2.  Our concern is rooted in Christian values: justice, love and compassion. We believe that all people are created in God¹s image and are therefore worthy of equal dignity and respect. We hear the cries of all suffering people as the cry of Christ from the cross.

3.    For the past four days (14-17 July), we have participated in an Ecumenical Summit on Zimbabwe at Willow Park, Benoni, under the theme ³Overcoming Fear by Faith². Delegates from Zimbabwe spoke about the injustices that the people of Zimbabwe face on a daily basis. We have heard firsthand accounts of the pain of our brothers, sisters and children who have endured assault, torture and intimidation. With our own eyes, we have seen evidence of the brutality and death that has been inflicted by the Mugabe regime.  We have learnt of people subjected to extreme destitution because of economic chaos; people who go to bed hungry, who do not have access to the basic necessities for a healthy and dignified life; people who have been forcibly removed or intimidated into false displays of political affiliation.

4.  These examples of human tragedy have persuaded us to conclude that ­

  • There is a profound crisis in Zimbabwe.
  • Fear is endemic as a result of state-sponsored intimidation and political violence.  Large numbers of people are being assaulted, abducted, tortured, displaced, maimed, and killed.
  • The 27 June presidential ³run-off² poll lacked any legitimacy; therefore it cannot be a starting point for negotiations.  Instead, the will of the people expressed on 29 March must be respected and honoured. Our assessment coincides with that of the Heads of Christian Denominations in Zimbabwe and the electoral observer missions from SADC, the African Union and the Pan-Africa Parliament who have acknowledged the illegitimacy of the 27 June poll.
  • The political crisis in Zimbabwe and its humanitarian consequences represent a threat to the entire region that demands urgent and co-ordinated action.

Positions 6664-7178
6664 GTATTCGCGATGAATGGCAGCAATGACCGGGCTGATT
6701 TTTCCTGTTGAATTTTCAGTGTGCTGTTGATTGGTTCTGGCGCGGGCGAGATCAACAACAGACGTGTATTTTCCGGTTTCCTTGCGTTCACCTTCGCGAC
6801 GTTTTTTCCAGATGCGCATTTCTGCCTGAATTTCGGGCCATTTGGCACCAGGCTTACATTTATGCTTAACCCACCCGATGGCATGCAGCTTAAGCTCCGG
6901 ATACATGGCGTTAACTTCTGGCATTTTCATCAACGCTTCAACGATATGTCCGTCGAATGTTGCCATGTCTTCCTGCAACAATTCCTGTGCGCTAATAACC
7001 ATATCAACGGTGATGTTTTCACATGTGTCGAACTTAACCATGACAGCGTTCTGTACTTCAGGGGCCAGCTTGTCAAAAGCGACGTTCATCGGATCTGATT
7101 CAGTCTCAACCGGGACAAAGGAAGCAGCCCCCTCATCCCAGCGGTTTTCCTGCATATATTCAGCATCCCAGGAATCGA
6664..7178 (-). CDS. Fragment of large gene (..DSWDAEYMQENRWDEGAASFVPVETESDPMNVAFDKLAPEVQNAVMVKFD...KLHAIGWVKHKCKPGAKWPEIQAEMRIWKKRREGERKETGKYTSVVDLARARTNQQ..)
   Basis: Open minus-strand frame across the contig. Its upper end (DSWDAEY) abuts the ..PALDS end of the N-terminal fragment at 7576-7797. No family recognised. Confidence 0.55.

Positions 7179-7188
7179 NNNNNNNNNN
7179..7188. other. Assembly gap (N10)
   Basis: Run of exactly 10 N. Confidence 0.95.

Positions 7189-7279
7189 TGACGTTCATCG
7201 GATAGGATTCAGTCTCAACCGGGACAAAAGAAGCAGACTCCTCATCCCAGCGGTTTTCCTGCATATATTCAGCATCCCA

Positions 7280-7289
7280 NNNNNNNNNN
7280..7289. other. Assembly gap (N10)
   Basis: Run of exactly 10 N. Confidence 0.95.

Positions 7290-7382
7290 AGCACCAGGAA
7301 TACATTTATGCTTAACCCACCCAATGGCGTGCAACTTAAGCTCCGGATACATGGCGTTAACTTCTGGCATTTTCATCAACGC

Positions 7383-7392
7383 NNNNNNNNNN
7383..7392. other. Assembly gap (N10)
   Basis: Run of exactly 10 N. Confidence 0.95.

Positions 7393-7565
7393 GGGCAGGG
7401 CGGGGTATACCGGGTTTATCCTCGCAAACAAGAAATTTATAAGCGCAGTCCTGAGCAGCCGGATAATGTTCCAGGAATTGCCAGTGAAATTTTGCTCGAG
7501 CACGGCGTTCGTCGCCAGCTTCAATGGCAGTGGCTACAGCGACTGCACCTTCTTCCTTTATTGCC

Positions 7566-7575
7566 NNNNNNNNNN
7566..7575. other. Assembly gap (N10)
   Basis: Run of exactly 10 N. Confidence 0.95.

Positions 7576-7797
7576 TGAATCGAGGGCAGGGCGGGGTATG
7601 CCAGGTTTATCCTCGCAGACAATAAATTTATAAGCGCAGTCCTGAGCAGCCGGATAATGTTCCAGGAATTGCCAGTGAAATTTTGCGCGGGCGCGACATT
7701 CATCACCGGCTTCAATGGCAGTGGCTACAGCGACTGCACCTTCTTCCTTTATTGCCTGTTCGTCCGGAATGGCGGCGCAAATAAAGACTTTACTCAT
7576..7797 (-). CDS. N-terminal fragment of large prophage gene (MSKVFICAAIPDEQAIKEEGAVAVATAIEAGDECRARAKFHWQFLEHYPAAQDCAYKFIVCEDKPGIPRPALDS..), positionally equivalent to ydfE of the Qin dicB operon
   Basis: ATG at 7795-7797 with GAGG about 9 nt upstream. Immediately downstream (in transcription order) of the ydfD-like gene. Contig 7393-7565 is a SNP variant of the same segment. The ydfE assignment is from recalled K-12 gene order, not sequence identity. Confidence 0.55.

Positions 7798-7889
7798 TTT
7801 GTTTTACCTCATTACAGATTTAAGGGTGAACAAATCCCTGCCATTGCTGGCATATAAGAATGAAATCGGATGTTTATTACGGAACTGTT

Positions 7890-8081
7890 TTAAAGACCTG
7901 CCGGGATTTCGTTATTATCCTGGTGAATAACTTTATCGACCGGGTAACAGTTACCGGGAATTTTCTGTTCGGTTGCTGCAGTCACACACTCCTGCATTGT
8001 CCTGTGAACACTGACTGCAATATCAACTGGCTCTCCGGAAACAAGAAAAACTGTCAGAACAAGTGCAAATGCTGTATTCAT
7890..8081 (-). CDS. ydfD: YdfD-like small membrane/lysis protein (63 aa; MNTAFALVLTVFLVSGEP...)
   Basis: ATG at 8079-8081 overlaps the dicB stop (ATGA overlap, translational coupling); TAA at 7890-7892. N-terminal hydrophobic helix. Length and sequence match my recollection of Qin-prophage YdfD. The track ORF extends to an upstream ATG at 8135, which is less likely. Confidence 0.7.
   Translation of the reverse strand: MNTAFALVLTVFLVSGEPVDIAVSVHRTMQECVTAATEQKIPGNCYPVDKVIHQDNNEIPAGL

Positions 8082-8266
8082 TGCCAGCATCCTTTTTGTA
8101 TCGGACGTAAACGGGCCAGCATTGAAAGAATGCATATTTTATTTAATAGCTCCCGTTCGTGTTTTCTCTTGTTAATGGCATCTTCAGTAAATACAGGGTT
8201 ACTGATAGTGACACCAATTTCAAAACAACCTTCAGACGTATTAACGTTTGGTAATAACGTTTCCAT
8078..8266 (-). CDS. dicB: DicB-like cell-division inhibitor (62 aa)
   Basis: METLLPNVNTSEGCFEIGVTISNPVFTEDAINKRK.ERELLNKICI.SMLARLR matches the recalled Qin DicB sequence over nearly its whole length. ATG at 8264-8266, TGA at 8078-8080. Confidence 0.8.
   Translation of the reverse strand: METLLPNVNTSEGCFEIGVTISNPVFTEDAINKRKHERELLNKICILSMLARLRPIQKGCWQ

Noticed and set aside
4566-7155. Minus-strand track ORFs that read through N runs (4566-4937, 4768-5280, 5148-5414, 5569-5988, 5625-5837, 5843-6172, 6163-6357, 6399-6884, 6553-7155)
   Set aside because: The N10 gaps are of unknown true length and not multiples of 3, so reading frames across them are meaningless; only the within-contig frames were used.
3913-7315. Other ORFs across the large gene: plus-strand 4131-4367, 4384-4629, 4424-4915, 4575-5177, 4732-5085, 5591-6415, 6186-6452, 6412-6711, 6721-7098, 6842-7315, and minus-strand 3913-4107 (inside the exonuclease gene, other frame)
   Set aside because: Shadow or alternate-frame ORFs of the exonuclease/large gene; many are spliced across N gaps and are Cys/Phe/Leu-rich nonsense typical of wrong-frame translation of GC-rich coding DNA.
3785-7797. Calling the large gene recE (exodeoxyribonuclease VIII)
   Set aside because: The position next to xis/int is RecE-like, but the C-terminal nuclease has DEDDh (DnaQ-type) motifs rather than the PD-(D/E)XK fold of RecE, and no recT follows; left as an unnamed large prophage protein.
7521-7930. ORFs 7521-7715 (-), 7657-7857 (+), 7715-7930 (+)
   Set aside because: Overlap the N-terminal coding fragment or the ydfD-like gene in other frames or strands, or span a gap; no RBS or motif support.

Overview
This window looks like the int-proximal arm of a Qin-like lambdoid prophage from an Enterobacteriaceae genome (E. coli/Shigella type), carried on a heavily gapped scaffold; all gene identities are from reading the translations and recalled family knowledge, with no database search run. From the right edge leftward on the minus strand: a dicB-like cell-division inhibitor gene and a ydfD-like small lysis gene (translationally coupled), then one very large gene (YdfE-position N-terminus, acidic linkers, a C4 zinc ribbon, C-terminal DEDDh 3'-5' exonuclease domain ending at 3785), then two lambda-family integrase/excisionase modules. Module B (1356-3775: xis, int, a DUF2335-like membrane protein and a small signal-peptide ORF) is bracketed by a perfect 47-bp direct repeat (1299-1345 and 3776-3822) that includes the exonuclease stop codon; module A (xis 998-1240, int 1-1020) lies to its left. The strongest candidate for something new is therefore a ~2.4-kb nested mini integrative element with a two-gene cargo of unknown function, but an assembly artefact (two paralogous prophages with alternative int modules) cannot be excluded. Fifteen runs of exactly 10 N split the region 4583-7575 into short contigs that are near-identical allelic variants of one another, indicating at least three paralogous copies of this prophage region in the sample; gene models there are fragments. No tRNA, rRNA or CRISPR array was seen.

5.    Consequently we are called to respond to the people¹s cries by working for justice, peace and reconciliation in Zimbabwe.  Already, a range of stakeholders, including some churches, has been working vigorously to address aspects of Zimbabwe¹s overlapping crises and, in particular, to find political solutions.  There is a need to recognise and to highlight the good work being done and to involve more stakeholders in these efforts to achieve reconciliation.

6.  At the same time we recognise that we can do more.  We commit ourselves to:

  • Pray for an end to illegitimate rule in Zimbabwe and for honesty and transparency in the mediation process led by President Mbeki;
  • Provide palliative and moral support for the people of Zimbabwe;
  • Extend hospitality to those who have been displaced; and
  • Covenant to pursue this issue of justice, as we have with previous issues linked with other nations, until Zimbabwe has a legitimate government.

7.  We commend those governments who refuse to accept the legitimacy of Mugabe¹s regime, but governments, too, can do more.  We call upon the governments of SADC nations to:

  • Refuse to recognise the illegitimate government of Robert Mugabe;
  • Impose targeted economic sanctions against the regime;
  • Broaden the mediation effort by the appointment of additional mediators from SADC and the African Union to the mediating team;
  • Use their influence to work for a transitional administration and a truly negotiated settlement; and
  • Ensure that displaced Zimbabweans in the region and other parts of the world are granted refugee status and are treated with respect and dignity.

8.  We urge President Mbeki in his role as mediator to:

  • Recognise the extreme urgency of the situation and expedite the
  • mediation process;
  • Use his influence to halt political violence and protect the security of all Zimbabweans;
  • Be seen to listen to a wider range of voices, including churches and civil society organisations, in order to avoid outcomes that simply represent the narrow interests of politicians; and
  • Refrain from taking any action or making any statement that might be perceived to compromise his impartiality.

We make this urgent plea in solidarity with our suffering sisters and brothers in Zimbabwe and in the conviction that we are able to overcome fear by faith.

Adopted, 17 July 2008

Please continue to pray for the people and be prepared to participate in follow up actions that will be communicated very soon.

Sandra R. Gourdet
Africa Office Executive
Global Ministries of the Christian Church (Disciples of Christ) and the United Church of Christ